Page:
While my plane wasn’t scheduled to fly until late evening, I was too fidgety to stay at the hostel or wander around town.
I decided I’d go to the airport after checkout.
I’d had a restless night’s sleep, waking up every couple of hours to obsessively check whether there had been any changes along the flight path.
There actually had been but I viewed the UK’s directive for travellers to come home as helpful.
Plus it was useful to see the state of play on lockdown in the UK. My housesitter messaged to ask if I’d actually be able to go back now.
Good question. I’m hoping so as the Foreign Office have told us to.
My friend who is in Bangkok messaged to tell me he had a flight and asked me not to be annoyed. He’s paying £500 and I’m paying £3,000.
However, he’s waiting until Friday and given my ability to catastrophise, it’s probably just as well I’m going now.
Please note, my catastrophising doesn’t paralyse me. I work out plans for every eventuality. It just means I don’t get a lot of sleep.
I headed for the metro/tube/subway where everyone is being asked to wear facemasks.
Videos were being screened to show what the network is doing to protect people though it wasn’t until I changed networks for a train to the airport that my temperature was taken.
35.9°C for those of you who are interested. Wouldn’t it have been Murphy’s Law if I’d developed a temperature at this point?
I have to confess that I HAD been a little concerned about that possibility.
At the station there were also social distancing markers to guide people in querying for the ticket machines. I wasn’t sure the distance was quite sufficient but it’s good to see this happening to give people some clarity.
Everyone was keeping their distance – no friendly camaraderie between backpackers on the way to the airport and people staring fixedly at their phones.
We’ve clearly been in training for this for some time; staring at your phone is hardly new.
Most flights were cancelled. To a certain extent, it seemed they were scrolling through an old timetable. An updated version minus the cancellations would have been more reassuring.
The departure gates were dark from crowded and dark from busy. Physical distance was easy to maintain.
The elevator had been marked out for distance too.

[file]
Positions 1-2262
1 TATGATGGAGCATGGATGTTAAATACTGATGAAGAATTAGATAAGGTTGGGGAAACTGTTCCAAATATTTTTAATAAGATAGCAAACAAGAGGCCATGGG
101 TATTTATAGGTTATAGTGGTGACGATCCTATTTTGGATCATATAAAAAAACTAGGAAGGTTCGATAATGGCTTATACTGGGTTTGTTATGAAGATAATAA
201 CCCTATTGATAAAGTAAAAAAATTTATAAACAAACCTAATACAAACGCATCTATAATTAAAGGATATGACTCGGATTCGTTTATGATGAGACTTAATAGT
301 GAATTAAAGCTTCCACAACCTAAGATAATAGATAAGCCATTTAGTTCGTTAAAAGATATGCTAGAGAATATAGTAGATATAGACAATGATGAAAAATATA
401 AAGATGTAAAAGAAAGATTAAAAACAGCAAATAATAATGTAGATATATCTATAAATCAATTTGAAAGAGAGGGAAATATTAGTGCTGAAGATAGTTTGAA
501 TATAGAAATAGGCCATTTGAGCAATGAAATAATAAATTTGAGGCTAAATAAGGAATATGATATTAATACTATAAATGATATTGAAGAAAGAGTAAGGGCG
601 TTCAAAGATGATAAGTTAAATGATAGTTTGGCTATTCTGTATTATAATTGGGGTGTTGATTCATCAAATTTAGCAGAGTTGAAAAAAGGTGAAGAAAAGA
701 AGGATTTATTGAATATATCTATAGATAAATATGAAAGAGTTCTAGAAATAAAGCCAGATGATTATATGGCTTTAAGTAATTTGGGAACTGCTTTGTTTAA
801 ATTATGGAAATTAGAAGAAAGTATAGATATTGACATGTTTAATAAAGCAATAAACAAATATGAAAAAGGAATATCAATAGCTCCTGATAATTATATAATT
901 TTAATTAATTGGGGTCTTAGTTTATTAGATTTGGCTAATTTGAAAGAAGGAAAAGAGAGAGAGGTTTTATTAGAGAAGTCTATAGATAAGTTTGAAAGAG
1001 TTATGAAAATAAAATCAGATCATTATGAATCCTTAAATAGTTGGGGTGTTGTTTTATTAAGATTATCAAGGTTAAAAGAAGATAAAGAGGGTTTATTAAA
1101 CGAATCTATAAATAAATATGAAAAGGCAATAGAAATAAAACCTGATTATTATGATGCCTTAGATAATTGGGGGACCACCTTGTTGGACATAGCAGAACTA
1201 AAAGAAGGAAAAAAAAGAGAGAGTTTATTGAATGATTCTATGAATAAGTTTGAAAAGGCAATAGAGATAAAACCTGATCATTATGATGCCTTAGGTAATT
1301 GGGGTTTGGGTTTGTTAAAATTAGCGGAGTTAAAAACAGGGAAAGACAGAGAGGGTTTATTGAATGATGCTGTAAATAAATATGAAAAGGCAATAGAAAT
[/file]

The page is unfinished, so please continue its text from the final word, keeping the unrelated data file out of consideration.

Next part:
Not everyone wore masks though, for me, the greatest annoyance was people who sneezed and coughed without covering their mouths and noses.
I actually did get up and move away.
Several market research people were wandering around and asking waiting passengers about brand recognition and perceptions of the country. Thailand is so reliant on tourism. Its people are going to struggle over the coming weeks and months.
While I was waiting, I overheard a German couple discussing their dilemma with a member of staff. They had just gone to check in for their flight home and been refused because it connects in Abu-Dhabi.
I could definitely sympathise.
As the afternoon wore on, I entertained myself by noting the more extreme lengths people are going to for protection – raincoat and overalls.
I continued to check for updates.
The flight was announced and I joined the queue to checkin and it was at this point I discovered the reason for the exorbitant cost.
The lady behind the counter looked puzzled.
“Miss, you do realise you’re in Business class don’t you?”
To say I was stunned was an understatement.
I guess that explained the price.
I’m not sure how this happened but I’m not complaining. If I have to end the trip, I might as well be comfortable.
Looking around I could see it was going to be a busy flight.
I’ve just never gone through the Fast Track or used the Business Lounge.
And of course, I was in full scruffy back-packer mode. Ah well. Not long until take off.
*Featured Photo: A guardian watching over travellers.